In light of history, it is a bold – some might say foolhardy – claim about a new Housing Secretary that they could substantially improve the planning system. But that seems to hold for Simon Clarke.
In 2020, as a minister at the same department, he spoke up for a ‘clear, unashamedly ambitious strategy for growth’. He understands the power of markets and of allowing investment. And there is reason to hope that he can also navigate the political challenges.
To say that attempting planning reform is like trying to thread a needle is to wildly understate the difficulty of the task. It is more like venturing inside an enormous piece of machinery to fix it while it is still operating. It can be possible, but only with extreme care. One wrong step, and you will be crushed by the massive political forces whirling around you.
In the words of one commentator, ‘Nimbys are extremely powerful. You cannot beat them head on. Planning to ‘smash’ them is like the Polish army gearing its cavalry up to ‘smash’ the Wehrmacht in 1939.’
Mr Clarke has recent lessons to draw on. The 2020 White Paper vividly showed the dangers of attempting to crush the preferences of the two thirds of voters who are homeowners. It led to one of the largest backbench revolts in Parliamentary history, to the blossoming of a whole new national counterpart to CPRE – the Community Planning Alliance – and ultimately to the resignation of the Housing Secretary responsible.
And a fascinating piece on green energy that the new Housing Secretary wrote in a 2018 Centre for Policy Studies report gives tantalising hope.
By way of background, national planning policy has ruled out onshore wind turbines since 2015. Although many people are relaxed about them, those who hate them are very vocal indeed, and they tend to live in the rural areas where new wind farms are most likely to be feasible. So if planners or politicians impose them from above, the objectors will wreak their political revenge on those responsible.
Decisions by representative democracy inevitably create more veto players because the strongest objectors are single issue voters who will punish incumbent representatives. What’s more, it is hard for a top-down planner to work out which sites offer the best combination of low local opposition and high economic return.
Clarke’s proposed solution, foreshadowing the successful Octopus Energy initiative in the same vein, involves direct democracy: allowing local communities to choose to back onshore wind. In his own words:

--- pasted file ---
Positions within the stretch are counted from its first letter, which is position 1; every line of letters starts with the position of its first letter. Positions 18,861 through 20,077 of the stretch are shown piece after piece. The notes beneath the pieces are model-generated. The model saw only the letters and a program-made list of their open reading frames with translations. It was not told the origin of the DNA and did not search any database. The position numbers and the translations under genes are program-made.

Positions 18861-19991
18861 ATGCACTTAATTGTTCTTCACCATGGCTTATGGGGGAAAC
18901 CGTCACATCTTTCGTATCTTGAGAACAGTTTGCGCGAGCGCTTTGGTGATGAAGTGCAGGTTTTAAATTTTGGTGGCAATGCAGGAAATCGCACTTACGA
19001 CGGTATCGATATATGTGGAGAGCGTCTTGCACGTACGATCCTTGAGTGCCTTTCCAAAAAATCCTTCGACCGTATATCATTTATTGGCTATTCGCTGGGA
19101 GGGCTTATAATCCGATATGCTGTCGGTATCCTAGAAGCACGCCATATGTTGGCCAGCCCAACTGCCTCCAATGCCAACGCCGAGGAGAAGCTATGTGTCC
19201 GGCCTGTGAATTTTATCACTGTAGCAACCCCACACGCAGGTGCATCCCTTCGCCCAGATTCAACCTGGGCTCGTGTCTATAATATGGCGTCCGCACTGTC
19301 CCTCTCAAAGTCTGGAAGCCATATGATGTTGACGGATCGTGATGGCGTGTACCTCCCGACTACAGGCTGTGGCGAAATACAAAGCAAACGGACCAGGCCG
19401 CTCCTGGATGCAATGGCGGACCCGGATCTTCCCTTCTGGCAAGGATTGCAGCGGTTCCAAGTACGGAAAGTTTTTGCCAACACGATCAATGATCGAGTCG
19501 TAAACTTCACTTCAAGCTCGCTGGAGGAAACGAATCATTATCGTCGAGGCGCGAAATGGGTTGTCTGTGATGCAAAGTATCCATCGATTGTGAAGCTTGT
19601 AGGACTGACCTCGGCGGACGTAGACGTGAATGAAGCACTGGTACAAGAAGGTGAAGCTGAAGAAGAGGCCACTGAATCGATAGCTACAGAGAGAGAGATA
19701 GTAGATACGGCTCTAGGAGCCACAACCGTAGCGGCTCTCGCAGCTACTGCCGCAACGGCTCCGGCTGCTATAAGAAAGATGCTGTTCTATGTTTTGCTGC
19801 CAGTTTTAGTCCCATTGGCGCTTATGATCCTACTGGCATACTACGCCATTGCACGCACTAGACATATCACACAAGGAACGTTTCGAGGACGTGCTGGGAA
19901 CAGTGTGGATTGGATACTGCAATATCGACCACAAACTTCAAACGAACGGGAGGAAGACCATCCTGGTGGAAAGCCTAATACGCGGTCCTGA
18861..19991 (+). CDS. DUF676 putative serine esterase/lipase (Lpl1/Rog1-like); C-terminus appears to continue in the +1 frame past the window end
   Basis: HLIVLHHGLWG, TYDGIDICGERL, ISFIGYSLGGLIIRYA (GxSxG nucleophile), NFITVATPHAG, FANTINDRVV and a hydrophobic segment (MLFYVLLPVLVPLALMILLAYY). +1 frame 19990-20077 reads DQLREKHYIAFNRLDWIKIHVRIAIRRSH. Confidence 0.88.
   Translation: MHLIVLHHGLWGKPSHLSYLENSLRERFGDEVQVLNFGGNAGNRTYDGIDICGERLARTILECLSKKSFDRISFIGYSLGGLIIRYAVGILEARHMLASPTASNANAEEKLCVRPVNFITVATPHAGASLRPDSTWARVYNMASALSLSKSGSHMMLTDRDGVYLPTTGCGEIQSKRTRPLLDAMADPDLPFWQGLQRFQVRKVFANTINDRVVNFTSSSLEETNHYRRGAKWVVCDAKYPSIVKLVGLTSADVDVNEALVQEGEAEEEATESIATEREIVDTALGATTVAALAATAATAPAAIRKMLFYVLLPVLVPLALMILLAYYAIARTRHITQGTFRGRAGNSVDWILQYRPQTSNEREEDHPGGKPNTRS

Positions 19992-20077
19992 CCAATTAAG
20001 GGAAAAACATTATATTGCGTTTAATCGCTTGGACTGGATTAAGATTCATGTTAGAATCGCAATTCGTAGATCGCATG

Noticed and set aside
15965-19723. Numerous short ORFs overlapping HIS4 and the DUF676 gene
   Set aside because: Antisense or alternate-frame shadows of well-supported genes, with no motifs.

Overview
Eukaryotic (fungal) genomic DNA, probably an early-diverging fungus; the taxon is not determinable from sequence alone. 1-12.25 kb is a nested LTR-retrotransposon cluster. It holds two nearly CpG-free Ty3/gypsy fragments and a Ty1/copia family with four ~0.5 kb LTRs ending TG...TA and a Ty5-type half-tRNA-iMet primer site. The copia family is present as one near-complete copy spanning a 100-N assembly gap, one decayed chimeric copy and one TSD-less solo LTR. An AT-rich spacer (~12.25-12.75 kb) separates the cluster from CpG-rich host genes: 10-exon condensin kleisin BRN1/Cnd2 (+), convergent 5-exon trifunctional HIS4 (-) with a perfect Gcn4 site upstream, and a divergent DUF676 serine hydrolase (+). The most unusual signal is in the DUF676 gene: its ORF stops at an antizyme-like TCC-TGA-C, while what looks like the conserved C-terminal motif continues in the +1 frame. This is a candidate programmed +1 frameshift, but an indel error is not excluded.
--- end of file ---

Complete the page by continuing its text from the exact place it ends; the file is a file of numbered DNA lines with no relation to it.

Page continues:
But if Conservatism is about localism and trusting the people, then surely local people should be able to decide whether they want to host an onshore wind farm or not? Not least because the polling suggests they want to, with a recent YouGov poll finding that fewer than one in four dislike the prospect of living near a wind farm, and fewer still if it is community-owned.
We should therefore allow more generous community benefit packages to be permitted, enabling communities to benefit directly from hosting wind turbines. These packages could take the form of lower energy bills or investment in local infrastructure […] I would never support wind farms being imposed on people against their will. If a community votes no in a local referendum, their wishes must be respected. But equally, they should be given the chance to say yes. As things stand, Whitehall prevents local people from approving developments that could provide cheap, clean energy and much-needed investment in less well-off rural areas, as well as creating a positive feedback loop that should lead to ever improving technology.
A Housing Secretary who understands, on day one, the possibility for win-win ways forward can be a powerful creature indeed. The existence of win-win options means that crushing the Nimbys, even if it were possible, is not necessary to fix the planning system. There are easier ways.
And his piece shows a sensitive understanding of what bothers voters and what doesn’t. Allowing existing wind turbines to be upgraded, as he also suggests, will upset far fewer locals. The same opt-in philosophy might be applied to solar farms, or perhaps even fracking.
The piece illustrates the power of devolution to communities. He clearly understands the importance of that concept. As a minister in the same department he spoke for ‘empowering local communities by devolving money, resources, and control away from Westminster.’
He will already be aware of other promising ideas for locally-driven planning reform from Ben Southwood, Samuel Hughes and the CPS’ own Alex Morton. Some of those can be implemented quickly without legislation. The authors have drafting ready if he wishes to ask for it.
The department has been working for months on implementing street votes, which would let residents of a single street collectively grant themselves planning permission, harnessing the incentives of development for themselves. Mr Clarke kindly spoke up for the idea in the House, in a question to the minister about an earlier flavour known as ‘better streets’.
As I wrote in 2018, for a long time Liz Truss has been absolutely right about the need to build more homes, so Mr Clarke should have the backing of the Prime Minister. He has the subtlety of thought and the imagination to find politically workable solutions, and he understands the critical importance of growth.
After many decades of relative decline, UK GDP per capita is now 29% lower than the United States and 17% lower than Germany. This Government has the power to unleash a new era of higher growth. The biggest lever – improving planning – now lies in Mr Clarke’s hands, but he may only have two years. We should all wish him luck.
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